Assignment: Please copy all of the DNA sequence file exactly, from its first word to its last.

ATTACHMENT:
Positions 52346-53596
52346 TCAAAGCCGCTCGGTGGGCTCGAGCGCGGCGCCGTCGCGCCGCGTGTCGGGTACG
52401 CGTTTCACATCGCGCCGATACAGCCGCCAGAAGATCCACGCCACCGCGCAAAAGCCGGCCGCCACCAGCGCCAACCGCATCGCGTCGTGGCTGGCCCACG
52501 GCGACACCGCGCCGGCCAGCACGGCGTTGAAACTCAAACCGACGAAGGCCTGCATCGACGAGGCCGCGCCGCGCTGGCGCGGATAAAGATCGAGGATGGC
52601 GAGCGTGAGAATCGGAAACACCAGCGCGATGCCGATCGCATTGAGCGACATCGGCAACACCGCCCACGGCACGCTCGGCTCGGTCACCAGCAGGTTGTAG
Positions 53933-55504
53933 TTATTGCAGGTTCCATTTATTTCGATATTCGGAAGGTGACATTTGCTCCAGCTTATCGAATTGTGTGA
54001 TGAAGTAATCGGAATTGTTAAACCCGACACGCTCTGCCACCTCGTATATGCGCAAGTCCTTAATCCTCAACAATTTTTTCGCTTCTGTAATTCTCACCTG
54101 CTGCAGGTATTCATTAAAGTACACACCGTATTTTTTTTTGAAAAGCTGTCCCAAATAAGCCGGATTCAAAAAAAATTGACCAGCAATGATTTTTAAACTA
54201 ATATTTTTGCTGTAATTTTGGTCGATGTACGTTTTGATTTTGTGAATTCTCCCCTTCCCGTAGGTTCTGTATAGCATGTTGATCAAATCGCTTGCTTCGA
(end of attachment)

Positions 52346-53596
52346 TCAAAGCCGCTCGGTGGGCTCGAGCGCGGCGCCGTCGCGCCGCGTGTCGGGTACG
52401 CGTTTCACATCGCGCCGATACAGCCGCCAGAAGATCCACGCCACCGCGCAAAAGCCGGCCGCCACCAGCGCCAACCGCATCGCGTCGTGGCTGGCCCACG
52501 GCGACACCGCGCCGGCCAGCACGGCGTTGAAACTCAAACCGACGAAGGCCTGCATCGACGAGGCCGCGCCGCGCTGGCGCGGATAAAGATCGAGGATGGC
52601 GAGCGTGAGAATCGGAAACACCAGCGCGATGCCGATCGCATTGAGCGACATCGGCAACACCGCCCACGGCACGCTCGGCTCGGTCACCAGCAGGTTGTAG
Positions 53933-55504
53933 TTATTGCAGGTTCCATTTATTTCGATATTCGGAAGGTGACATTTGCTCCAGCTTATCGAATTGTGTGA
54001 TGAAGTAATCGGAATTGTTAAACCCGACACGCTCTGCCACCTCGTATATGCGCAAGTCCTTAATCCTCAACAATTTTTTCGCTTCTGTAATTCTCACCTG
54101 CTGCAGGTATTCATTAAAGTACACACCGTATTTTTTTTTGAAAAGCTGTCCCAAATAAGCCGGATTCAAAAAAAATTGACCAGCAATGATTTTTAAACTA
54201 ATATTTTTGCTGTAATTTTGGTCGATGTACGTTTTGATTTTGTGAATTCTCCCCTTCCCGTAGGTTCTGTATAGCATGTTGATCAAATCGCTTGCTTCGA